War of the Rebellion: Serial 127 Page 0558 CORRESPONDENCE, ETC.

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relative to the plan of importation you propose which may be of use to this Department.

Very respectfully,


Secretary of War.


His Excellency Governor PICKENS,

Charleston, S. C.:

SIR: Your letter of August 6, introducing Colonel Green, has been received, but did not reach this Department until the 10th. You are requested to have the guns to which you refer rifles as you proposed at the expense of this Government, and to provide further, also, such harness, caissons, and other equipments as can be procured in South Carolina. When the battery is in readiness the horses will be furnished by the Government, or those to which you refer will be purchased for this use if deemed suitable by the proper officers of the Government. The other topic in Your Excellency's letter will receive due attention.

Very respectfully,


Secretary of War.

SPOTSWOOD HOUSE, Richmond, August 13, 1861.

Hon. L. P. WALKER,

Secretary of War:

SIR: I beg leave to submit for your consideration the following plan to assist in supplying the Army with blankets, shoes, &c.: Let an agent proceed to Canada and purchase whatever can be found or obtained on orders to be filled at an early date. Said goods to be shipped to a Mexican port, say Matamoras, or some other; 1,000 teams in Texas can be put into service, and sent to bring such goods to our depots; said goods to be paid for either in cash or Confederate bonds, redeemable within sixty days after the blockade is raised, the parties to take cotton then at fair rates if they choose. If successful this plan can be executed with dispatch. It may save the Government several hundred thousand dollars. All the Texans known in this city of sound judgment and practical information indorse the plan as one deemed feasible. Other eminent civilians approve it. If left to private enterprise it may fail. If it should not succeed the Government shall not be subject to a dollar of loss. I greatly prefer the Government should have the entire benefit,y be made by any private operator. The plan is too promising of valuable results, in my judgment, to be permitted to fail for want of trial.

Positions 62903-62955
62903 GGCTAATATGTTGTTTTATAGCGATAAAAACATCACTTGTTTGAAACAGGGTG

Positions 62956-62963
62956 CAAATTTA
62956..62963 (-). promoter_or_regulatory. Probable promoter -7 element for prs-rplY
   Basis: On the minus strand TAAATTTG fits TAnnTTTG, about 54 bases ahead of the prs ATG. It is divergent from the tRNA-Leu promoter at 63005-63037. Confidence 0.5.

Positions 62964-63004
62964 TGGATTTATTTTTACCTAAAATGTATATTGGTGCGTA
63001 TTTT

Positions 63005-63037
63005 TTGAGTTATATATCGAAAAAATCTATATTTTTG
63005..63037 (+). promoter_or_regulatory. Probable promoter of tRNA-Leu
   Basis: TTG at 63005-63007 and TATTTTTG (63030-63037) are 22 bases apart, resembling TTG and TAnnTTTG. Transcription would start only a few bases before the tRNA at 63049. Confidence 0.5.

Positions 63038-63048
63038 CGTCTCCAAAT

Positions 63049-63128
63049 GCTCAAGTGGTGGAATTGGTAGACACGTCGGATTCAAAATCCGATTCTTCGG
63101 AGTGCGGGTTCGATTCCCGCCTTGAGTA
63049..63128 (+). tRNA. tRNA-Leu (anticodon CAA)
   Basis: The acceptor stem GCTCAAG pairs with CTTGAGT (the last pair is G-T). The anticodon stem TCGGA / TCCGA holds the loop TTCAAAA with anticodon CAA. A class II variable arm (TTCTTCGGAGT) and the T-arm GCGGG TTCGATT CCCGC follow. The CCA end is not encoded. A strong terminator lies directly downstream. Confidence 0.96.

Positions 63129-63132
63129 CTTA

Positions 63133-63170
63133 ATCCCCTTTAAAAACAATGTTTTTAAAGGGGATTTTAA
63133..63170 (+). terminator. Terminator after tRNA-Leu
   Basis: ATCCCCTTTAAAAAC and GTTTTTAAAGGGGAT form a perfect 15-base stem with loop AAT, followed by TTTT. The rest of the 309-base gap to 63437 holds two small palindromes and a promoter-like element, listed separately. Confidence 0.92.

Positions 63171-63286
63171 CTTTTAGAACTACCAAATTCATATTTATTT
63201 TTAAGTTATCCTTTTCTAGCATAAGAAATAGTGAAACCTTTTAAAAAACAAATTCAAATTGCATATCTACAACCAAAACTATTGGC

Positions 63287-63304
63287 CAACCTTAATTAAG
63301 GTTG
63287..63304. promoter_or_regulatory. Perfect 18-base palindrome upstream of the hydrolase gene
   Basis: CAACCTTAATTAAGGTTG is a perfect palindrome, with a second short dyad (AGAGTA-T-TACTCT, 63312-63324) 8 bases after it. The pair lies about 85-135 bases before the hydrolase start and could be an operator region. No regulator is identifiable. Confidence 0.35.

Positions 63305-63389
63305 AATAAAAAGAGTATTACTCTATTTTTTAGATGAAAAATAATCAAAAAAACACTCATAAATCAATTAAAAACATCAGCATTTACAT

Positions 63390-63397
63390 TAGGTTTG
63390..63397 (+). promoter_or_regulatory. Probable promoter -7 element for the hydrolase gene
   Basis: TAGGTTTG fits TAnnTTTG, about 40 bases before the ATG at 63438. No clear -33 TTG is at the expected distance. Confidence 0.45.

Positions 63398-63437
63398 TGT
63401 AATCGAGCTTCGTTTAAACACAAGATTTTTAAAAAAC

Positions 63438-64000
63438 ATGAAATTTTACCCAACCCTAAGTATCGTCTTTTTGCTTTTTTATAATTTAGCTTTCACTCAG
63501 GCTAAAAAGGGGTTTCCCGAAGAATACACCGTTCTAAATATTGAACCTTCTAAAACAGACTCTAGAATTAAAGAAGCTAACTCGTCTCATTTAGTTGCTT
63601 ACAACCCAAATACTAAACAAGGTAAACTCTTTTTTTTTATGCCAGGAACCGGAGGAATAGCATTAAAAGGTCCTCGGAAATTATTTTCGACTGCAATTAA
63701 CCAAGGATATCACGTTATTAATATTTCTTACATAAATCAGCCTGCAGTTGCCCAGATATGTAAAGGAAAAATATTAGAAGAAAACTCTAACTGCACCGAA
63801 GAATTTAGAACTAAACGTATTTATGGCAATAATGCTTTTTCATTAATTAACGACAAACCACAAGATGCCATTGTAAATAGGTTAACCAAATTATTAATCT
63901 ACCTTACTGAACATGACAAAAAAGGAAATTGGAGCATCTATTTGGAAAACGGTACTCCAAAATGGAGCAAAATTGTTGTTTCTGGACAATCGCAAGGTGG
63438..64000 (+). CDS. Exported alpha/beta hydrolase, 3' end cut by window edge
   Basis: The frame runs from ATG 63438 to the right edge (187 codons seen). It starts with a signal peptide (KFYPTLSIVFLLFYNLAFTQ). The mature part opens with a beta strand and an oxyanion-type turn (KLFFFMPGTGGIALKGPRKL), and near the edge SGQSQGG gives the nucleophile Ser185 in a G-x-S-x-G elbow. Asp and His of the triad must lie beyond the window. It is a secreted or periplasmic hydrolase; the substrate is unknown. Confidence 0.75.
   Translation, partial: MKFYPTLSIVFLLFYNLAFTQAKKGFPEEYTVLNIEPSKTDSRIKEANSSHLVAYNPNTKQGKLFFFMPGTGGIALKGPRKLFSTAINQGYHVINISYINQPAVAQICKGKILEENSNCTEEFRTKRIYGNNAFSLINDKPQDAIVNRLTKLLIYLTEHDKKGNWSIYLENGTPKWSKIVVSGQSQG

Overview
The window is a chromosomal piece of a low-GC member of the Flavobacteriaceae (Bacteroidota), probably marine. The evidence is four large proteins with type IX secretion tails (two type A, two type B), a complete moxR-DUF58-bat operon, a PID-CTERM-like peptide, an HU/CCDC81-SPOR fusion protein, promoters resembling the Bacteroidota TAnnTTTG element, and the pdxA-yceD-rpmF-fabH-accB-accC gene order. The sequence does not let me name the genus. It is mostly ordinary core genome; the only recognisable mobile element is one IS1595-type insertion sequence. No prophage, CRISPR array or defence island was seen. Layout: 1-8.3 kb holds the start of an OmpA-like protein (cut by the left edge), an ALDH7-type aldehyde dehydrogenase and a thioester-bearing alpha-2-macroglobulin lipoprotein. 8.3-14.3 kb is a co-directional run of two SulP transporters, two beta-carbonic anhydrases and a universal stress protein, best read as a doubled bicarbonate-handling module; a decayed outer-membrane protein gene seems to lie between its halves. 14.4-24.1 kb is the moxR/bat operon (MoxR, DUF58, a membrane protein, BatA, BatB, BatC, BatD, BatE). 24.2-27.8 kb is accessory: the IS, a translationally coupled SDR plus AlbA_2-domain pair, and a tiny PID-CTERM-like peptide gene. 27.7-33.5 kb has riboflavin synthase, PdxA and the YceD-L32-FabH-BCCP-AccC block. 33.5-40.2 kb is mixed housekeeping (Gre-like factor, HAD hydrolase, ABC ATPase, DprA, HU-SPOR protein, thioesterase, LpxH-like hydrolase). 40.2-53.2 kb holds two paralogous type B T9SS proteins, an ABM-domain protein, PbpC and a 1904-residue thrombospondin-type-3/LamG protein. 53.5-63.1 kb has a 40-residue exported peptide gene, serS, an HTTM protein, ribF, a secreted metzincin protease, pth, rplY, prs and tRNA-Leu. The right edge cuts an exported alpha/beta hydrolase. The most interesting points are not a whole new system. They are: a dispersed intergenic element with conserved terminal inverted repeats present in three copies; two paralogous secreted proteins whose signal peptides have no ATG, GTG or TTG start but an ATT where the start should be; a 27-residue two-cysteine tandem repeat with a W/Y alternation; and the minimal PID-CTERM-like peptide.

With great respect, your obedient servant,


[AUGUST 14, 1861. --For proclamation of Jefferson Davis in relation to alien enemies, see Series II, VOL. II, p. 1369.]